And so go some of the words from a 1997 Chicago Tribune column, Advice, like youth, probably just wasted on the young, written by Mary Schimch, more famously known as the “Wear Sunscreen” song by Baz Luhrmann. Every year this song makes its way to the fore of my consciousness, because every year, during the long Wellington Anniversary weekend, I take advantage of the break to do a massive clean of my apartment that brings to mind this song.
During the cleanup, I dust and vacuum every nook and cranny that I don’t normally dust and vacuum, I take apart my computer and dust the hell out of that too (I still can’t seem to drop my PC maintenance habits), and I go through all my binders of bills and bank statements, proceeding to create a pile of recycling from papers dated 8 years or older (anything outside the time range required by our national tax department).
So yeah, I literally throw away my old bank statements. Sunscreen song reminder #1.
This year I decided to look through practically everything, and in doing so, found a treasure trove of trash to add to The Pile: contracts and payslips going back as far as my first ever job, grades from my high school and university days that don’t seem to matter so much now that I’ve condensed my university degree to a single bullet point on my résumé, warranties and receipts for those items I bought when I first moved out of home… stuff that I didn’t even know I had, all of it heading for the recycling bins.
The Pile now sits in the hall, just outside my bedroom door. I only have to look to my right, and there it is - a collection of papers and binders with which someone could perform some serious identity theft. That, or a mediocre amount of identity theft, which is still enough to pose as me over the phone to all my utility companies and get me disconnected from electricity and/or the internet.
Not everything that’s old finds its way to The Pile. Gifts, or things that have some amount of sentimental value to me, I actually keep: ticket stubs for movies or shows that I really enjoyed, brochures for exhibits I attended, postcards addressed to me from around the world, you get the idea. These things I collect and put into… I don’t actually have a name for it, but there’s a box that I keep that’s full of these reminders of so many good things from my past.
As part of the cleanup, I added several more memories from 2013 to the box which included, amongst other things: my ticket from The Phantom of the Opera (which, after all these years of singing “The Music of the Night” in the shower, I had never seen before), several old desk toys accumulated from my previous job, and all the printed travel documents from my trip to San Francisco and my speaking engagement in Silicon Valley.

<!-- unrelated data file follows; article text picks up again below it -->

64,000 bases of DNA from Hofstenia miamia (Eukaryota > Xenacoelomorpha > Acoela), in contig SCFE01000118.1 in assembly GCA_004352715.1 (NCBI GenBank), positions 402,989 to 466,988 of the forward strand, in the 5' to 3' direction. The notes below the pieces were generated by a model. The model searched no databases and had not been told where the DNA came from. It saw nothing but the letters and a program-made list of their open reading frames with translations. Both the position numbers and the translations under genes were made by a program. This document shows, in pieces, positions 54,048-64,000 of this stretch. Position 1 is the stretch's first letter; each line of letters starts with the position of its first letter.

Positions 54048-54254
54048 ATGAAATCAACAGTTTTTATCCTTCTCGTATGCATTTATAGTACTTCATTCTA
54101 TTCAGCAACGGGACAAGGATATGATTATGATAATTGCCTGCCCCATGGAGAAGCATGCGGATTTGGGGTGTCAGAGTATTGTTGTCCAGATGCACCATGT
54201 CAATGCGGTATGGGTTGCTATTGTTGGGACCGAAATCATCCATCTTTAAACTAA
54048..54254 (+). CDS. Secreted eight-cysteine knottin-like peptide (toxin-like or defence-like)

So I’m a little sentimental (and a bit of a hoarder it seems), keeping all these reminders of good times with me. Some memories I keep out of the box and in plain sight, like this heart inscribed in dust on my rangehood that I can never bring myself to clean no matter how many Wellington Anniversary weekends I get. These things aren’t exactly love letters, but rather reminders that I have, could be, and am, loved.
And in a way, I keep my old love letters. Sunscreen song reminder #2.
It is often in the small and simple things where we find the answer to who we are :)
Home is where the heart is!
Autumn breeze clearing the mind
To live is not this!
He was happy he'd decided to go
I'm stuck here in a society that doesn't let me be where I need to be. Held back by the people who birthed me, by the people who learned me, by the people who will bury me when I have lived my shitty, cynical life. I have three options, One which would bring joy to me that I have not seen in a long time, one which would give me the opportunity for me to be possibly the happiest ever happy in the future, and one which would break me apart. Most likely I will have to choose the latter. The one that will break me. The society that we have created will break me, just like it has broken you without you even knowing. We sit behind our computers, reading other peoples stories because we have none to tell. I am not free,if I go out and find a drink, I get arrested. If I go to the orchard nearby, I get arrested. If I try and build a house on some land that I think looks suitable to raise my family in, I get arrested. Is this how life is meant to be? Is this how we started? Is this how we will end? This may not make complete sense, but that's because it's come right from my heart. I hate western society.
Good luck living in a world like this. I'm off to Alaska.
The farmer's beads
The weight of a memory